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The Use of Omics Tools in the Study of Archaea

Call for Papers

The advent of next generation sequencing technologies and high-throughput proteomics platforms has revolutionized the way microbial ecosystems are studied. The deployment of these tools in the study of Archaea in a range of diverse environments has significantly enhanced our understanding of this evolutionarily important domain of life. Studying Archaea presents a unique opportunity to address fundamental questions in a range of interlinked fields, including microbial ecology, evolution, biotechnology, functional genomics, and extremophile biology. Recent advances in next generation technologies have enabled unprecedented access to complex archaeal ecosystems, facilitating a coherent understanding of this domain at multiple molecular levels simultaneously. We invite investigators to contribute original research articles as well as reviews, which demonstrate the advances made in understanding fundamental aspects of archaeal physiology and ecology through the use of omics tools. Potential topics include, but are not limited to:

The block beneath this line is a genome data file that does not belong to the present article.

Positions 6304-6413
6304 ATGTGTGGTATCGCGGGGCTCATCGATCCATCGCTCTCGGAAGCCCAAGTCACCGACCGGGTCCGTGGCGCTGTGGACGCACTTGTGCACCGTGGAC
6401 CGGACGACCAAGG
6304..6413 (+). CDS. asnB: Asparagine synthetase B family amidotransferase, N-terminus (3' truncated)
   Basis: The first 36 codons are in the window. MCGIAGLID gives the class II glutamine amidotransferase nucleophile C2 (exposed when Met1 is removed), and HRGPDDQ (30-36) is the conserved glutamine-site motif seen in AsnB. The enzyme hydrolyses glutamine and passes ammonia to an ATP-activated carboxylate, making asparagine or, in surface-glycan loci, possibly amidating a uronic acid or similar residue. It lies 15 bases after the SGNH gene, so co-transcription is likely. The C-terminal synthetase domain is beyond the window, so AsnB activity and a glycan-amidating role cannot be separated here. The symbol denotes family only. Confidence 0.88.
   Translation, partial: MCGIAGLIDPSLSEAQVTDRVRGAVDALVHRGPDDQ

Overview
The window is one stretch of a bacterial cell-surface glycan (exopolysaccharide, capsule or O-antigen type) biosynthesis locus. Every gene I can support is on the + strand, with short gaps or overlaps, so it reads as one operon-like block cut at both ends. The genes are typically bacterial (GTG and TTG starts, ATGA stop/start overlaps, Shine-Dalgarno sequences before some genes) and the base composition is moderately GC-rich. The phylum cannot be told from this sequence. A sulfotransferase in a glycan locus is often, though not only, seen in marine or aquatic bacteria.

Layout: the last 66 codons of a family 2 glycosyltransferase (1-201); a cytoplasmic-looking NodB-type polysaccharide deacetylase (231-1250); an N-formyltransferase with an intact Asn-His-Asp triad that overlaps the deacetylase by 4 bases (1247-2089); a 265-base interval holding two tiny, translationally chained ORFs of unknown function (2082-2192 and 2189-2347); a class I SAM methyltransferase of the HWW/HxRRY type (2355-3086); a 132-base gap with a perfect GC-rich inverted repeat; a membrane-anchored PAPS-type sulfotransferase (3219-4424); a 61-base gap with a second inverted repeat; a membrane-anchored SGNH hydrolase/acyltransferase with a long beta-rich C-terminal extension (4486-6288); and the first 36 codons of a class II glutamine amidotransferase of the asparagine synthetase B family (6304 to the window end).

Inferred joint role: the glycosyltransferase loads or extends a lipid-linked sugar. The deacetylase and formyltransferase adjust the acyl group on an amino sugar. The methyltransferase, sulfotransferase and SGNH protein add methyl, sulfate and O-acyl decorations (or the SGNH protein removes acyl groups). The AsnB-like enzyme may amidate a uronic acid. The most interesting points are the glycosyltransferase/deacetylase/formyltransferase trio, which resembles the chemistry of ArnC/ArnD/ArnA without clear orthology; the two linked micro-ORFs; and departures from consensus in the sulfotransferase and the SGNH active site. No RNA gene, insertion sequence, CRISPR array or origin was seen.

• Advances in our understanding of archaeal genomics
  • Novel genetic subsystems operational in Archaea
  • Metagenomics of Archaeal communities inhabiting extreme environments
  • Adaptive responses in Archaea elucidated by proteomic approaches
  • Metatranscriptomic and metaproteomic analyses of Archaeal communities
  • Use of omics tools to facilitate the application of novel Archaeal genes/proteins in the biotechnological sector

Before submission authors should carefully read over the journal’s Author Guidelines, which are located at http://www.hindawi.com/journals/archaea/guidelines/. Prospective authors should submit an electronic copy of their complete manuscript through the journal Manuscript Tracking System at http://mts.hindawi.com/submit/journals/archaea/tuot/ according to the following timetable:

Manuscript DueFriday, 22 August 2014
First Round of ReviewsFriday, 14 November 2014
Publication DateFriday, 9 January 2015

Lead Guest Editor

  • Brendan Burns, School of Biotechnology and Biomolecular Sciences, University of New South Wales, Kensington, NSW, Australia

Guest Editors